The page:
Posts Tagged ‘NASA’

The Tech Museum: Space Shuttle & IMAX – Hubble

Carina Nebula

After nearly 30 years of service, the Space Shuttle will be retired.

The Tech is giving us a chance to say our goodbyes during Space Week: May 3 – 9, 2010

Explore displays, including two Space Shuttle tires. (hands-on activities) Now – May 9th

Meet NASA Scientists:
Monday – Friday
12:00 PM – 12:30 PM
1:00 PM – 1:30 PM

Now Playing – IMAX
See “Hubble” and experience the wonder of the universe we live in.

“Hubble” – Trailer

“I first thought about becoming an astronaut in my 20s after seeing the IMAX movie ‘The Dream is Alive’.”
– Susan Helms NASA Astronaut

IMAX “Hubble” Calendar

South Bay’s Megan McArthur Catching The Hubble

Megan McArthur

Megan McArthur

Megan McArthur, a Silicon Valley native who graduated from St. Francis High School in Mountain View in 1989, will be making her first spaceflight She is one of seven astronauts picked to fly in an 11-day mission to repair and upgrade the Hubble Space Telescope. Atlantis (STS-125) Hubble Servicing Mission scheduled to launch Monday May 11 at 11:01 am.

McArthur’s parents currently live in San Jose, and she considers California her home state, although she was born in Hawaii. She has a doctorate in oceanography from the Scripps Institution of Oceanography, University of California San Diego.

For the Hubble mission she will be responsible for the robotic arm operations during the capture and release of Hubble, as well as during the spacewalks and Atlantis’ heat shield inspections. She also will serve as the flight engineer, assisting on the flight deck during ascent and landing.

Atlantis’ 11-day mission will include five spacewalks to refurbish the Hubble Space Telescope with state-of-the-art science instruments, expanding the telescope’s capabilities and extending its lifetime through at least 2014.

Refurbishing and restoring will include installing new Battery Module Units, new Rate Sensor Units, New Outer Blanket Layer material, an upgraded Fine Guidance Sensor, Advanced Camera for Surveys, Space Telescope Imaging Spectrograph, along with upgrading the Wide Field Camera and the Cosmic Origins Spectrograph. Now you know.

Identifying the Spacewalkers:
John Grunsfeld – Solid red stripes
Drew Feustel – No markings (solid white suit)
Mike Massimino – Broken horizontal red stripes
Michael Good – Diagonal red stripes (barber pole)

Hubble Space Telescope Servicing Mission 4 – STS-125
Launch: May 11 – 11:01 am PDT
Landing: May 22 – 8:41 am PDT

Follow the mission on NASA TV, Twitter, and other Social Networking Sites

Quadruple Transit of Saturn’s Moons

SaturnYep, Tuesday morning February 24 there will be a quadruple transit of Saturn’s moons.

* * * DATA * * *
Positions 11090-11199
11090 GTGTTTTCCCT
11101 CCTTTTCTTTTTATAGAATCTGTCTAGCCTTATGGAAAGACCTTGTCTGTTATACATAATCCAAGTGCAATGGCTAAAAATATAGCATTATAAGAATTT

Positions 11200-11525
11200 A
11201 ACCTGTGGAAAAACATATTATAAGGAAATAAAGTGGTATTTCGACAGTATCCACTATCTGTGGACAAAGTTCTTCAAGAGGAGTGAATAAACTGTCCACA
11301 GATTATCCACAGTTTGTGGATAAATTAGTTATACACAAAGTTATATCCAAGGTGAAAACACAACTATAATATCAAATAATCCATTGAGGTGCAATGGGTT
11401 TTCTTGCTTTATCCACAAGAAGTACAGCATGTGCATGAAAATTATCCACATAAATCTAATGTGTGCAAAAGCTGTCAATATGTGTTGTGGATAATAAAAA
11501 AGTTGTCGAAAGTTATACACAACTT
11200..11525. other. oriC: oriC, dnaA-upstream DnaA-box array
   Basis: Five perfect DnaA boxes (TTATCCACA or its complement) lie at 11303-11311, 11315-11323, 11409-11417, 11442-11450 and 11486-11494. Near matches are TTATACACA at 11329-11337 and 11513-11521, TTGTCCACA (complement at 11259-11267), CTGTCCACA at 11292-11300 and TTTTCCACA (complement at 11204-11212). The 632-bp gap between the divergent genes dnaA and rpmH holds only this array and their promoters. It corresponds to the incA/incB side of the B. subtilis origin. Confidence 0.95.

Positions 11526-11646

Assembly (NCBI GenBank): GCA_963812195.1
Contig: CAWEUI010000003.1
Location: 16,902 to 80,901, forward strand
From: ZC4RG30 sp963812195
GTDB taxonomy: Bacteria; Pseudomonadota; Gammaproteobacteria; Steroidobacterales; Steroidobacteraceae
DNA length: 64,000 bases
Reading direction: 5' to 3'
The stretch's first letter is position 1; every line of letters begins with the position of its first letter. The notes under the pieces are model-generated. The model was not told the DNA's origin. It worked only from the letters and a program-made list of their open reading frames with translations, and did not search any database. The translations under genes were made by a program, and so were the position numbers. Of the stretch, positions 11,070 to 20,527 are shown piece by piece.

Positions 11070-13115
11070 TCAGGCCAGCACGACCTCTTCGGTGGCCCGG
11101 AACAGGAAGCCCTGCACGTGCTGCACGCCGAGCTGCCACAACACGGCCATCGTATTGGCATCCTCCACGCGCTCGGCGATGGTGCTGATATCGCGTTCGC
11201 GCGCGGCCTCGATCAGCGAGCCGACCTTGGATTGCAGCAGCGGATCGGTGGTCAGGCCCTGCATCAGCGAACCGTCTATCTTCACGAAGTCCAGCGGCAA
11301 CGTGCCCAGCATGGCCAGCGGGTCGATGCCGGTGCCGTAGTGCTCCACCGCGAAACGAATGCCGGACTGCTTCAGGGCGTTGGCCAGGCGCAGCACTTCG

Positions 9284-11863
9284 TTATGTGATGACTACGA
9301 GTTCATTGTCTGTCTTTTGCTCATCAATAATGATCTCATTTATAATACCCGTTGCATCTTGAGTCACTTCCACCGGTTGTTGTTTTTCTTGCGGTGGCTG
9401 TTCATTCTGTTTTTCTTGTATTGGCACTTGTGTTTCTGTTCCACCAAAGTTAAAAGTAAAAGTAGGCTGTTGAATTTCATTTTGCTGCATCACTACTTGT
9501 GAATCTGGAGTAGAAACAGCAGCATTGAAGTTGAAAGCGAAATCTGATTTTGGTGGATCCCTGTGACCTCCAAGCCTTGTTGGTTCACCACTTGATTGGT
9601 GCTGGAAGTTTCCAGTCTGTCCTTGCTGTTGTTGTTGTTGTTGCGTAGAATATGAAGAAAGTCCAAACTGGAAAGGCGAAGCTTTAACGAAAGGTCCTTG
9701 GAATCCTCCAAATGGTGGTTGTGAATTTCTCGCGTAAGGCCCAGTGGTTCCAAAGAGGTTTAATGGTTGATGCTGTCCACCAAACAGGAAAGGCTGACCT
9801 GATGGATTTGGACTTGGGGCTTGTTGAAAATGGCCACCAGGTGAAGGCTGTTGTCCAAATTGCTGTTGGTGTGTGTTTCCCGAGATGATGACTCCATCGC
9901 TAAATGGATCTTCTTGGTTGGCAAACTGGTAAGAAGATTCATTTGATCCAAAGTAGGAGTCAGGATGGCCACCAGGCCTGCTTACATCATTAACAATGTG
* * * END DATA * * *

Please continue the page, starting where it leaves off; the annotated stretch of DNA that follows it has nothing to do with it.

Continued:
Okay, what the heck does that mean? It means Titan, Mimas, Dione and Enceladus will pass directly in front of Saturn and you will see their silhouettes crossing Saturn’s cloud tops all at the same time.

This all begins Tuesday morning at 2:54 am PST with Titan. Titan, being as big as a barn, may be seen looking through a small telescope.

The smaller moons Mimas, Dione and Enceladus one by one will follow Titan. At 6:24 am PST, all four moons will be in front of Saturn.

To photograph the smaller moons, you will need a mid-sized telescope equipped with a good CCD camera.

Of course, this is all weather dependent and your willingness to be awake at those hours.

Also, keep an eye out for the green Comet Lulin. It should be observable in the dark skies with binoculars; best on Tuesday, February 24 just below Saturn.

Saturn’s Restless Rings

The Cassini spacecraft has just entered its fifth year exploring the planet Saturn, its rings, and its large family of moons, including Titan.

This Wednesday astronomer Mark Showalter of the SETI Institute will give a non-technical, illustrated talk on Saturn’s Restless Rings: Latest Results from the Cassini Mission.

The Cassini-Huygens spacecraft launched on October 15, 1997 began its 7-year journey to Saturn arriving on July 1, 2004.

The Cassini-Huygens program is an international cooperative effort involving NASA, the European Space Agency and the Italian space agency, as well as several separate European academic and industrial contributors.

NASA’s Cassini spacecraft is the first to explore the Saturn system of rings and moons from orbit. The European Space Agency’s Huygens Probe landed on Titan in January 2005. Instruments on both spacecraft are providing scientists with vital data and the best views ever.

Cassini has been making numerous orbits of Saturn, flybys of Titan along with flybys of some of the other moons.

Saturn’s rings, believed to be made of pieces of shattered moons, comets and asteroids, are the most extensive and complex ring system in our solar system, extending hundreds of thousands of miles from the planet.

Dr. Mark Showalter, whose research focuses primarily on ring-moon systems, will share some of the pictures from Saturn and take a close-up look at the “lord of the rings.”

Seating is on a first-come, first-served basis. Arrive early to locate parking.
Parking lots 1, 7 and 8 provide stair and no-stair access to the Smithwick theatre.

Smithwick Theater, Foothill College
12345 El Monte Road, Los Altos Hills

Wednesday, November 12
7:00 p.m. – 8:30 p.m.

Admission: Free
Parking: $2.00


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